On Saturday 7 Nov the marina sponsored a regatta. About a dozen boats participated; S/V BeBe was not one of them. Racing is just not my thing. Bill would have crewed on another boat but the opportunity did not arise so he was out of luck and stuck ashore. There was no wind that afternoon and the boats basically floated down-current to the Tuas bridge and then turned around. Coming back there was a tiny bit of breeze from the rear quarter. All the boats put out their spinnakers and we were told that it was a pretty sight with the colorful sails on the narrow Johor Strait. We will have to take the participants' word for that since we could not see the racing boats from the marina. The boats got a radio call from the marina telling them to slow down (they were only going about 4 knots in the first place) because they could not re-enter the marina until 4:30. The racing boats pulled in their spinnakers and drifted about in the current until allowed to come back into the marina at 4:30.
The reason they couldn't return until 4:30 is that the marina did not want any interruption to their signing ceremony for the new phase of the family-oriented indoor theme park. After all, they had Barney, Bob the Builder, Hello Kitty and several other brand name characters on stage and participating in this signing ceremony. This signing ceremony is probably a Malaysian custom; after all, this country was occupied by the British for many years, and everyone knows how the British love paperwork. Copies of documents were all signed and distributed to the various parties. Then the boats were allowed to re-enter the marina.
That night the marina sponsored a free dinner and band with dancing. We have been here 5 nights and already the marina has done this twice. It was a lot of fun both evenings. The people here are so friendly and nice, almost always have smiles. We saw a mock-up of the entire city they are building here. On the model board this marina facility looks tiny and lost in the vastness of what is planned to be built. This is a mega-billion dollar project.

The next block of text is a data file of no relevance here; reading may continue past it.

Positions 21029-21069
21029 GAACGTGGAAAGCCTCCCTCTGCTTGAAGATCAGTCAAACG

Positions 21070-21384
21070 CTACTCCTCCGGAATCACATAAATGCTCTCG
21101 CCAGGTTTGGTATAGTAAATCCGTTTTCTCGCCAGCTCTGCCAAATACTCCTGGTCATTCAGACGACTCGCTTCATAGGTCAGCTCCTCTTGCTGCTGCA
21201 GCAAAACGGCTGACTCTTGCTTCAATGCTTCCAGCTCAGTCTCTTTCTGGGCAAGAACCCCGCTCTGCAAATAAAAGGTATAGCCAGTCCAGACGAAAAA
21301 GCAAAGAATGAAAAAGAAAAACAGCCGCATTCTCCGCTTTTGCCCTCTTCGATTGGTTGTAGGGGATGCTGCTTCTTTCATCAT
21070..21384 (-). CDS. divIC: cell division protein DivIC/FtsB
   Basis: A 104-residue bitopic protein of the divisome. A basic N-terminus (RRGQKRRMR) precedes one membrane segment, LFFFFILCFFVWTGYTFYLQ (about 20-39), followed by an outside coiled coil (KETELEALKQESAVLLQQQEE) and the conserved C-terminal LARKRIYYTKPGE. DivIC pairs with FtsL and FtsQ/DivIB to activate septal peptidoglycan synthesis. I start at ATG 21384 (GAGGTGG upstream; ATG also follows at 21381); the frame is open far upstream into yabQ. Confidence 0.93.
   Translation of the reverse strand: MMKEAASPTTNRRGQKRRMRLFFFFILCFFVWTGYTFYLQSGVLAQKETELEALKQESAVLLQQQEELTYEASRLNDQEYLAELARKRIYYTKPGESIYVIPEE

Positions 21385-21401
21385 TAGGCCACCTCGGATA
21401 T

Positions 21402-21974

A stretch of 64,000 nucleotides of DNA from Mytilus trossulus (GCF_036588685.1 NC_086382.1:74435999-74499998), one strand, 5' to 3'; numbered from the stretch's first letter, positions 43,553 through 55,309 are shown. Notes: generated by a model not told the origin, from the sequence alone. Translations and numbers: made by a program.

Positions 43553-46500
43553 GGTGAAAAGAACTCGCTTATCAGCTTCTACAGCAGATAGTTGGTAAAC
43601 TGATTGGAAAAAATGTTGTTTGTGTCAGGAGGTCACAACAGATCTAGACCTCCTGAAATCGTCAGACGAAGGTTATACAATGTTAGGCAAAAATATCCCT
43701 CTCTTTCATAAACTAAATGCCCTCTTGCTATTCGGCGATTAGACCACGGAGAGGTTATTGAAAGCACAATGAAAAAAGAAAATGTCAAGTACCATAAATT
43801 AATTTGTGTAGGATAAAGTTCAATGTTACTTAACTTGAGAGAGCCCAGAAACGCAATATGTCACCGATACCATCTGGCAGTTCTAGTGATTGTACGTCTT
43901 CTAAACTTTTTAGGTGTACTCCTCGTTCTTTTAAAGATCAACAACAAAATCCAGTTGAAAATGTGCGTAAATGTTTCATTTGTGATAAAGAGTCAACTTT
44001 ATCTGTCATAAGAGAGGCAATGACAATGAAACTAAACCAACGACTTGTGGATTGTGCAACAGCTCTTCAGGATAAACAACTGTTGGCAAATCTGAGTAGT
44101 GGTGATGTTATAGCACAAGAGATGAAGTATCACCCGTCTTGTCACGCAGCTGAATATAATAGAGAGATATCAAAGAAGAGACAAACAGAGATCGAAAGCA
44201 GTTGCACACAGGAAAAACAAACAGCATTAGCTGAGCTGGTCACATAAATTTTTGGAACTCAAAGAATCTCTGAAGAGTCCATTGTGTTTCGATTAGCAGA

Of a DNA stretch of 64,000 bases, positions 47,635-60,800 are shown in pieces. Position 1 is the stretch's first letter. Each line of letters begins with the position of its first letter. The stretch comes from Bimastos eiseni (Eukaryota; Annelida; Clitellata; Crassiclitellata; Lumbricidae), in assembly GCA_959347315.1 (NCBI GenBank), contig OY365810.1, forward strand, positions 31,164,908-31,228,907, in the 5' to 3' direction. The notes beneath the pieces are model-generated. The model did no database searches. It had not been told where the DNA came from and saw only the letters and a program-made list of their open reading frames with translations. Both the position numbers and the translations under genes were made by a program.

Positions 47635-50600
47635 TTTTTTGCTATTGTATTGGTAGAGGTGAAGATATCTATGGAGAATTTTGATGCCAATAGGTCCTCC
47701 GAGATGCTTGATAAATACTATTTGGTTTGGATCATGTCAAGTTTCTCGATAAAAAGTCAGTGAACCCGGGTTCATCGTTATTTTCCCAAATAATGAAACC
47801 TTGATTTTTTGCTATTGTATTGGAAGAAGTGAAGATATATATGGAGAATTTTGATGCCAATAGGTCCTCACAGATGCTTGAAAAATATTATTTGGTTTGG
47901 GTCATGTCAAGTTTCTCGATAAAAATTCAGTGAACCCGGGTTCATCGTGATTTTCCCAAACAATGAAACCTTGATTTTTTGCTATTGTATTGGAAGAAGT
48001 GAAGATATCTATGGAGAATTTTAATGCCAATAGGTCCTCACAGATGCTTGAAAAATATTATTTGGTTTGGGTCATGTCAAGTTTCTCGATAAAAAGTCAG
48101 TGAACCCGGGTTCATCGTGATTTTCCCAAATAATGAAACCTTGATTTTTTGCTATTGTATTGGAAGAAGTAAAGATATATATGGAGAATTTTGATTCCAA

Sunday morning Teh knocked on our boat and presented us with a gift -- a mean-looking small jungle machete. That was a surprise! We sat and visited at the marina cafe for an hour or so. And we were yet again pleased with the opportunity to have a conversation with such an interesting man. Later in the day Bill talked with a company that was doing gel coat repairs on another boat and he arranged for them to repair several tiny gel coat chips on our hull. These were ever-so-tiny chips caused by native wooden boats approaching too rapidly while we were anchored in various places. Unfortunately, their white repair product was not the exact same shade of white as our gel coat. In fact, it wasn't white at all. The idiot used gray gel coat material. Now everywhere we had a tiny inconspicuous nick in the gel coat there is a large circle of gray. Bill is not happy about this, to put it mildly. Needless to say, we did not pay for this botched job.
Wednesday November 11, 2010
We worked 5 hours compounding and buffing the rear quarter of the port side of the hull after Bill sanded away the gray gel coat repair mess from our white hull. Tough job. Using an electric buffer while standing in a dinghy is not easy on either of us. I stood in the dinghy and held onto the toe rail to keep the dinghy close to the boat while Bill used the electric buffer and compounding liquid. So he is pushing the dinghy away from the boat while I am holding it close to the boat. Both of us had aching backs by day's end. The messed-up gel coat repairs on the stern will require a lot of sanding and will have to wait for another day.
Last evening I brought quesadillas to an Australian boat for Happy Hour -- some filled with just sauteed onions seasoned with oregano for those who don't eat spicy foods and some filled with very tame jalapenos that I think barely have any flavor. They thought the jalapenos were hot. I think even my small grandchildren would not consider those jalapenos hot. An Australian cracked me up when she asked if I made my own "burrito bread." Thought the whole world knew about tortillas by now.
Today the marina has arranged for two 200 liter barrels of diesel to be delivered to our boat. Marina staff will hand-pump the diesel into our main fuel tank, and we will top it up with diesel from jerry jugs that we purchased in Bali. It is best to leave the fuel tank full since the boat will be sitting here for months plugged into shore power. And, I must say, it is so nice to be in this marina enjoying air-conditioned comfort on the boat. I'm sure we will get bored but for now it is great sitting in the air-conditioned boat and playing on the computer catching up on friends' blogs. We have been researching on the internet and think we have figured out the bus system and train system, both to Singapore and also to Kuala Lumpur. The local airport is a hub but most of the flights to points of interest in Asia depart out of Kuala Lumpur, and it appears that it is best to take either a bus or train to KL instead of taking a puddle jumper flight to KL